Thursday, May 22, 2008

Race Relations in Northwest Indiana

Jerry Davich wrote a great article in his column today entitled 'New book could stir the racial pot.' He followed it up with a blog post entitled What whites want to know about blacks but are afraid to ask. The buzz is coming from a new book with the same title as his blog post written by Gary attorney John H. Davis. Jerry Davich writes:

"...[The book] asks provocative questions like: Do blacks really prefer watermelon to other fruit? Are blacks naturally loud, lazy, untidy, and athletic? And, can all blacks dance? Still, I found the 111-page book interesting, insightful, and informative. As Davis told me when I met with him at Gary legal office, "I simply want to put this out on the table for public discourse. And what better forum to do this than in cyberspace, and on this blog, I noted, where readers can post their true feelings and opinions without face to face awkwardness or fearful confrontations."

In a comment to his blog post I applauded him for encouraging discussion on race relations in Northwest Indiana. And discuss we shall....

It's no secret that Route 30 and 93rd Avenue seem to be unspoken segregation lines in Lake County, particularly between Main/Taft/Cleveland and I-65. North of Route 30 is mostly black, and just south of Route 30 is fairly diverse. But once you cross 93rd Avenue into Crown Point, the landscape is predominantly white. Go further south into Lowell, and a child might stare and point at a black person ("Look at that mom! He's a little far south of 30!"). Of course there are exceptions, and this doesn't mean that white people south of Route 30 are racist. I'm just pointing out some unspoken boundaries.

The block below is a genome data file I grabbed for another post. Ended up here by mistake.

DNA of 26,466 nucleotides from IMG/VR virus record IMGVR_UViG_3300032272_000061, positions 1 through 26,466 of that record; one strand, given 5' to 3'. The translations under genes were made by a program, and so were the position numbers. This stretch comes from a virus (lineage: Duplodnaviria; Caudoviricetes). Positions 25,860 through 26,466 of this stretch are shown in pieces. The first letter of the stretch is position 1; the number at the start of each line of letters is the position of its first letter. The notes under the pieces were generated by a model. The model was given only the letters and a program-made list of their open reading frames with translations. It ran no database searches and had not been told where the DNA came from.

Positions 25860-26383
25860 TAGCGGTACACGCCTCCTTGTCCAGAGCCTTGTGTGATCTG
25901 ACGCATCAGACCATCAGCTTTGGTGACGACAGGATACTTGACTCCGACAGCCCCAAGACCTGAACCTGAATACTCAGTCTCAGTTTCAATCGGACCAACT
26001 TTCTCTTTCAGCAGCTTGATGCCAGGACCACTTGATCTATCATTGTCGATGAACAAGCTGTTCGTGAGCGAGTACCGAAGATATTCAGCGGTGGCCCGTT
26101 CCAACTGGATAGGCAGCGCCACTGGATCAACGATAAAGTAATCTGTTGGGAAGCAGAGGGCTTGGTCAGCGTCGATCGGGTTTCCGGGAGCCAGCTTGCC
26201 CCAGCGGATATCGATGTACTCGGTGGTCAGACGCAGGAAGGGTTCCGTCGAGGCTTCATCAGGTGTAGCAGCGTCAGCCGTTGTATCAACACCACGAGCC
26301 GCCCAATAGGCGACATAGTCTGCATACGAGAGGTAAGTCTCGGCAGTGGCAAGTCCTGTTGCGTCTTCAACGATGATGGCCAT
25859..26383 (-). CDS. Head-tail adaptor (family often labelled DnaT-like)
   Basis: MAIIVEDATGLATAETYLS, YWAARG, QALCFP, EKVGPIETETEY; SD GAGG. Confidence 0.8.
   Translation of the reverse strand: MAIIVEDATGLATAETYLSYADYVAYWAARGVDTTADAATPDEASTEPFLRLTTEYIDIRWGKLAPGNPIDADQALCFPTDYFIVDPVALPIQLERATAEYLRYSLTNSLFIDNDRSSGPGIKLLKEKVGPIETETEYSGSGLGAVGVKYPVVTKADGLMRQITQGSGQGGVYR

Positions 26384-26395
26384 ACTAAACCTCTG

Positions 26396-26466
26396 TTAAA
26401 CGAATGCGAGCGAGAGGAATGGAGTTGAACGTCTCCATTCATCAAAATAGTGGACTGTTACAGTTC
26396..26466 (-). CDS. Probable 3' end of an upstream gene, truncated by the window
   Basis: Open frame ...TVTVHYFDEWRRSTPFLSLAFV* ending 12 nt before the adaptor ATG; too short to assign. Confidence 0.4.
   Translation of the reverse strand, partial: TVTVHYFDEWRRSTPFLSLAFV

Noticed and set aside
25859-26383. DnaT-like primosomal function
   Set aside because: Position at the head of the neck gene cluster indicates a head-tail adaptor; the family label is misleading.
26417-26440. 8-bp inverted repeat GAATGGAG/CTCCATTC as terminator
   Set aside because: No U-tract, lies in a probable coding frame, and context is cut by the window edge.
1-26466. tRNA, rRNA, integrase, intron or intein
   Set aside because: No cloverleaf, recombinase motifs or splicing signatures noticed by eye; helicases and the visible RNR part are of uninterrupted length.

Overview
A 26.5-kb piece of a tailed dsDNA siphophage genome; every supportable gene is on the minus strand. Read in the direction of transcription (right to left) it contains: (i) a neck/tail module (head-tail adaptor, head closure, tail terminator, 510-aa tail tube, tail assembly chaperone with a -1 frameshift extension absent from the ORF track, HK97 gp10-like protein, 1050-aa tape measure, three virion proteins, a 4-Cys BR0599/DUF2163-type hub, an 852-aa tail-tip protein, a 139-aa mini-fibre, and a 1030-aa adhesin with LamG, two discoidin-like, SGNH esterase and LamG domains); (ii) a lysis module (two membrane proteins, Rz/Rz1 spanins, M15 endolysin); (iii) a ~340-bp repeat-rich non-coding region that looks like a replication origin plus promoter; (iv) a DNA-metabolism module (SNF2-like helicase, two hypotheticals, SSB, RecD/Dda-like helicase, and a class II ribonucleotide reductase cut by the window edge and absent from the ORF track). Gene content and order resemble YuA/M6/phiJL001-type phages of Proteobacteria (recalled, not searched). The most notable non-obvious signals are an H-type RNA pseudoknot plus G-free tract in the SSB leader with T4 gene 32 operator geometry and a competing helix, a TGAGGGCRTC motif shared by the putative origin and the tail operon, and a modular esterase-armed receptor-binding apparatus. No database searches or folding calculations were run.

When my wife and I purchased our duplex home in Merrillville, some of our white friends and family warned us that our property value would plummet when "they" started moving in. Of course "they" are black people. The owners of the other half of our duplex are a very nice black family. We hang out on the back patio, drink beer together, talk about movies, split costs to maintain the landscaping, and even play board games with their eight-year-old daughter. My neighborhood contains black, white, Asian, and Hispanic families -- young and old. I really enjoy the diversity.

Now before you think I'm tooting my own horn and bragging about how non-racist I am, I must tell the other side of the story. I've always had friends of all races growing up, and it never bothered me much. Then I joined the Army. When I went through basic combat training at Fort Jackson, South Carolina; I stayed in the barracks: a small room where 120+ privates of all walks of life live together for thirteen of the most stressful and challenging weeks of our lives. Basic training has a tendency to put a lot of people in a bad mood, and when you put a bunch of tired, angry men together in a cramped space, we fight.

The Army has been writing waivers for all sorts of criminals and convicts so that they can enter the Army, and unfortunately I found that a lot of my fellow soldiers aren't very upstanding citizens. I had things stolen from me in basic training. Of course the first time someone reports that to a drill sergeant, he tears everyones' wall lockers apart and throws your stuff all over the place, calling it a "shake-down." Then you have about 20 minutes to clean up an hour's worth of damages, and it had better be immaculate. So you learn to handle things on your own, without getting upper leadership involved unless it's absolutely necessary (which is part of why the Army is so efficient). A lot of problems I had in basic training were with black soldiers, and I began to resent several of them. It was hard not to lump all black soldiers together when holding stereotypes about them. But by the grace of God I graduated basic training and left all of that behind. Today I am friends with many black people.